As we hiked along together, I noticed his very small, school-sized backpack and asked if he was slack packing. “No,” he said, “That’s all my stuff. Eight pounds. I’m ultralight.” Awesome. I caught one. As long as I can keep up, I might get some answers to a few questions. So, I asked him what he doesn’t have in that pack.
He doesn’t carry a sleeping bag (he uses a fleece blanket), pad, tent (he has a hammock, but no cover), extra clothes, stove and fuel, rain gear, or smart phone. If it looks like rain, he stays in shelters. When he passes near restaurants or stores, he pounds down as many calories as he can so he doesn’t have to carry them. He said he only weighs 120 pounds, so he couldn’t really carry much weight anyway. As I pondered all that, he volunteered that ultralighters have to be willing to be uncomfortable in camp, but they can go much faster on the trail. That’s about what I expected.
Then I asked his trail name. “Cheater,” he replied. What are the chances? He got the name because he started out hiking with a large, leashed dog who pulled him up the hills. I told him my “Cheater” story, and he asked if I was a platinum blazer (named for people who pull out their platinum Mastercard a lot). Guilty, I guess. But he said, “Sounds great. I would if I could, but I can’t so I don’t.” We chatted a few more minutes before I slowed to record some thoughts and he slipped away.
One thing Cheater didn’t carry was the FarOut app. In the few minutes we hiked together, he lost the trail twice. Then, after he’d hiked ahead, I rounded a bend to see him hiking my direction. He looked shocked and I asked if I had started hiking south. “No,” I replied, “I’m going north, and I’m pretty sure I’m following the white blazes.” He’d gotten off trail again, then intercepted it, and had picked a direction he thought was downhill.
Another hiker, a German with limited English-speaking skills, showed up just then coming down a gravel road that crossed the AT. He too had lost the trail. In fact, FarOut had also lost the trail, which had obviously been relocated recently from what the FarOut alignment showed. Cheater and the German wanted to pull out maps and talk about it, but I was confident I had it right and started walking. They reluctantly followed, showering the AT trail builders with f-bombs and frustration.
Within ten minutes we started hearing cars speeding through Blue Mountain Gap and knew we’d made the right choice. FarOut had it wrong. The white blazes had it right. So did the trail builders, who once again had done some really amazing rock work building a nice, smooth trail in tough terrain.
To Smith Gap and Beyond
I had 7.2 miles left to go to Smith Gap, where I planned to meet Northstar and camp for the night. But it was still morning, great weather, and I’d avoided miles of rock, so my feet and legs were still fresh. What if I hiked another 8.1 miles past Smith Gap to Wind Gap, which would turn tomorrow into a 16-mile day instead of a 24-mile day?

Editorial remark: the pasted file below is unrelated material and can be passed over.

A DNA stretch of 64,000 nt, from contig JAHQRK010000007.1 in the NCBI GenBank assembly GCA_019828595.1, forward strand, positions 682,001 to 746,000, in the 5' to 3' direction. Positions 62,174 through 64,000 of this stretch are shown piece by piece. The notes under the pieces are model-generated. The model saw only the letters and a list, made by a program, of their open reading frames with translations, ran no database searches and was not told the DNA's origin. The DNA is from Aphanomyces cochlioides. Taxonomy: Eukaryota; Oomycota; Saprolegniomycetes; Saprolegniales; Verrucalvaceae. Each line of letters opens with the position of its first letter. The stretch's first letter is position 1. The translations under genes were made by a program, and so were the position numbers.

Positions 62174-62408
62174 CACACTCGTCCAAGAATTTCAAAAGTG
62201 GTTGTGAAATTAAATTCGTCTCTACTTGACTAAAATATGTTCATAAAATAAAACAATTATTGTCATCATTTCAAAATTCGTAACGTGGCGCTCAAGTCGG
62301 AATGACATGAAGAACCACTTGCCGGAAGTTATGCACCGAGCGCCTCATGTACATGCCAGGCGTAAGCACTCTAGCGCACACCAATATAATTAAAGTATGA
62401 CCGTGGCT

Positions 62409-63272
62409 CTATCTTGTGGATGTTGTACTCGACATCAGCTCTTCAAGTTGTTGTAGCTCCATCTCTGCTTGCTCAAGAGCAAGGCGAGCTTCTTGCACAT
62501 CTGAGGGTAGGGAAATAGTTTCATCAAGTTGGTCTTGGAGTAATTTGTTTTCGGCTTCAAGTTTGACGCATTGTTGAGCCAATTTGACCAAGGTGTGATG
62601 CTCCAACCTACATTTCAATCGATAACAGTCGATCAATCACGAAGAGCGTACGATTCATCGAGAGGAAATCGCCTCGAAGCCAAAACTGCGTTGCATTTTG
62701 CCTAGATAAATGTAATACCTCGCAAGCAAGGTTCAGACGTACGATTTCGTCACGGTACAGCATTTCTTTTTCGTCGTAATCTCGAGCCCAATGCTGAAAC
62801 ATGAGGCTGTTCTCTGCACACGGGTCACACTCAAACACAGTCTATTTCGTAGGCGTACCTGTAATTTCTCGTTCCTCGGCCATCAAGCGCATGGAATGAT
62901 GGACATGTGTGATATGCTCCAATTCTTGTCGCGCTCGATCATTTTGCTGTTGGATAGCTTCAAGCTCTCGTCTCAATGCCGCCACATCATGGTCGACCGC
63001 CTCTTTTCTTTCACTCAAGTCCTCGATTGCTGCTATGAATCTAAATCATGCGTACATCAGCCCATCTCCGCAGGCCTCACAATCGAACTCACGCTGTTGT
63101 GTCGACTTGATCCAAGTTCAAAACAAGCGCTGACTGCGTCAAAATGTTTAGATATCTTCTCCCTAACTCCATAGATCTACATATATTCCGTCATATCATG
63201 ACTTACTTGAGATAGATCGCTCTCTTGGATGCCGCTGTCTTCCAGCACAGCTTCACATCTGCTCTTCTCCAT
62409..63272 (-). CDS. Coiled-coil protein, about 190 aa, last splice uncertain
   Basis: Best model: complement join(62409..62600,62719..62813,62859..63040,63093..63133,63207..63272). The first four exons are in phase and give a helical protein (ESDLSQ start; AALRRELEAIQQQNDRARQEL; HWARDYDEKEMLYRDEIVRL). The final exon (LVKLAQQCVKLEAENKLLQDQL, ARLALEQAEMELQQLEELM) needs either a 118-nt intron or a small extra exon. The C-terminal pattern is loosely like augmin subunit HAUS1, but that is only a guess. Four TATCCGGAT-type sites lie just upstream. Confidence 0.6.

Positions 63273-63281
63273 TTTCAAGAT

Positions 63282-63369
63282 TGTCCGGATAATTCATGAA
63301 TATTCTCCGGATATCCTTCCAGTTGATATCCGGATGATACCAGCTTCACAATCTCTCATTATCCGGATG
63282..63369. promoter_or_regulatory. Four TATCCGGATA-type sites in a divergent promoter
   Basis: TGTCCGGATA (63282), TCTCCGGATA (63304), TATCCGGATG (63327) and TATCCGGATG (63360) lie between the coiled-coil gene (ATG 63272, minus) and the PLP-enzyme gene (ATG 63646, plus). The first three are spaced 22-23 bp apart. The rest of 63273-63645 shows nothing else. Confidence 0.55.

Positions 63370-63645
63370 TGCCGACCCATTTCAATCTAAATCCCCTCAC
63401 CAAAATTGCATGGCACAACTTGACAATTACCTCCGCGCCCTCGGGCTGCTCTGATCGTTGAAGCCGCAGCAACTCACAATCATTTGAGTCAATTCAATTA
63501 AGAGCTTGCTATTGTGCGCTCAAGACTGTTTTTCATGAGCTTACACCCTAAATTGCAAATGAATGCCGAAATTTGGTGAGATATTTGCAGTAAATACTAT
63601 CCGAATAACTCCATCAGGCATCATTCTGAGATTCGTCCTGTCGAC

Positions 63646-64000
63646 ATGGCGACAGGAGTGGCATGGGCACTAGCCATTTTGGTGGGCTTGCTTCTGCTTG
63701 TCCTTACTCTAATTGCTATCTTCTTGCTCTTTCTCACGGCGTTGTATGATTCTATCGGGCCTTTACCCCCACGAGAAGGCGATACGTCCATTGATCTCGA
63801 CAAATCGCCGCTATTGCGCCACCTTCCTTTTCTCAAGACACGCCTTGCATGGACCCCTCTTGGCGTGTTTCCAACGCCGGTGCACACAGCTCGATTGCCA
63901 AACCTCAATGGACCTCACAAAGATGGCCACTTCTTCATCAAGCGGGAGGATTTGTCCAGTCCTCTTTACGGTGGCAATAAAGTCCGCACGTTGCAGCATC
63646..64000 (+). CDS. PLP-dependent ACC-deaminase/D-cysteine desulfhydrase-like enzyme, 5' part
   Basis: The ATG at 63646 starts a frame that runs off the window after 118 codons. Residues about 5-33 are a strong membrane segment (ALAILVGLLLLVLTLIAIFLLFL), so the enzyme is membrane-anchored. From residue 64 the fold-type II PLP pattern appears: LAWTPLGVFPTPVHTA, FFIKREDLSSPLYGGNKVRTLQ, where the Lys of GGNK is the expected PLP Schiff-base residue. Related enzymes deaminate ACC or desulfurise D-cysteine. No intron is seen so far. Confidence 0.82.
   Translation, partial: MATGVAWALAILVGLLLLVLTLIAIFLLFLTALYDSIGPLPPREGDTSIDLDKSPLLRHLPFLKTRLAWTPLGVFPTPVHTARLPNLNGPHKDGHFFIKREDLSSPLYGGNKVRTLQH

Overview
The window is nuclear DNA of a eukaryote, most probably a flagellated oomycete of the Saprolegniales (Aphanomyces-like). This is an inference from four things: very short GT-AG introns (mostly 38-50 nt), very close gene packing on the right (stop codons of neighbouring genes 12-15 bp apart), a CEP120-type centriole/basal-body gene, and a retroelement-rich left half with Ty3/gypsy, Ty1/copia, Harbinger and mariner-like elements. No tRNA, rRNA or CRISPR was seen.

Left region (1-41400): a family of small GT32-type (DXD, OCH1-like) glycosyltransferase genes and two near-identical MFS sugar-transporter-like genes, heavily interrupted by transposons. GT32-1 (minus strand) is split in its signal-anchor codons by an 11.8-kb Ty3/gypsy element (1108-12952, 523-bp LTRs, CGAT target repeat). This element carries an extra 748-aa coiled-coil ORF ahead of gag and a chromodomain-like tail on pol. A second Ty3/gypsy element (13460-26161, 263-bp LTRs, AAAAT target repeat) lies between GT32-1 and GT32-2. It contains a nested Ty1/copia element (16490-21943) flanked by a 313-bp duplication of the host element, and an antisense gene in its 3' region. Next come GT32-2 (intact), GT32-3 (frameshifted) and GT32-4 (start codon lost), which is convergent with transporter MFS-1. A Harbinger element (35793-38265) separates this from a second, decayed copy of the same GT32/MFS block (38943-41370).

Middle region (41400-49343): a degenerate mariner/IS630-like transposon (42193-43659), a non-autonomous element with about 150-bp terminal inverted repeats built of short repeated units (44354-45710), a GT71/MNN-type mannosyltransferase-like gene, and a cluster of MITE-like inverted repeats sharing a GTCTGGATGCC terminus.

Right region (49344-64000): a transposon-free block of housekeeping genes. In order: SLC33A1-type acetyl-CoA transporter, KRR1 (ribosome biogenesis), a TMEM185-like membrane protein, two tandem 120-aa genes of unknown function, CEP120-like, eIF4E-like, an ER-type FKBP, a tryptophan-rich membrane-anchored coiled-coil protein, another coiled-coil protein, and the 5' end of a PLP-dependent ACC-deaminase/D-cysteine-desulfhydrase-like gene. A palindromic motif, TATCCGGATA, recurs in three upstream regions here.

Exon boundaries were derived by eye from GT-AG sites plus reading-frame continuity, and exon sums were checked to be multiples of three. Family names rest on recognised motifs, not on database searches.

Northstar had scouted the Smith Gap crossing and reported that there was no cell coverage and no legal place to camp. That settled it. I’d hike to meet her at Smith Gap, rest for an hour or two through the worst of the afternoon heat, eat and hydrate, and then hike to Wind Gap before sunset.
Back to the Rocky AT
Everything went according to plan. Cheater hiked past with a wave as I was resting but didn’t stop. I haven’t seen him since. I saw no one else the rest of the day. The eight miles to Wind Gap were another rock fest – miles of imbedded softball-sized pointy rocks. And they invited the gnats to the festival. I could hear them buzzing in every video I made.
Although I’d downed all the protein and electrolyte I could stomach while at the van, I wonked. My blood sugar dropped. I got a little woozy and a lot cranky. This time I recognized it and started eating Clif bars, which, by the way, are delicious but incredibly difficult to swallow with a dry mouth. It’s like peanut butter and epoxy got together and had a baby.
Voices in the Deep Woods
In the midst of my semi-delirium, I heard voices in the nearby woods. A man’s voice was saying “Hello? Hello?” I stopped to look and listen but saw no one and hiked on. A few minutes later, I heard it again. This time, I thought, “That voice sounds a lot like my son Sam.” But still no one appeared.
I took out my phone to record a video about it and saw that I’d pocket-dialed Sam multiple times. The touchscreen was so wet with sweat that it had come to life and was opening apps, making calls, and reading my emails. Unfortunately, it hadn’t written any blog posts for me.
I called Sam to let him know I wasn’t dying in the woods and there was a ghost out here that sounded just like him. He laughed and told me I’d pocket dialed him almost every day this week.
Done and Done
I walked into Wind Gap beat. My feet hurt, I needed food and water, I stunk, and I could barely stay awake. On the bright side, I only have one more day in Pennsylvania.
I’d also gotten my marathon: 26.5 miles.
- Start: Ashfield Road (Mile 1254.9)
- End: Wind Gap (Mile 1281.4)
- Weather: Blue sky, hot, humid but not as humid as yesterday
- Earworm: Hosanna (again. I really can’t stand it)
- Meditation: Mk. 11:23-25
- Plant of the Day: Fringed Bleeding Heart
- Best Thing: Trail above Lehigh Valley (south of)
- Worst Thing (besides the humidity): Gnats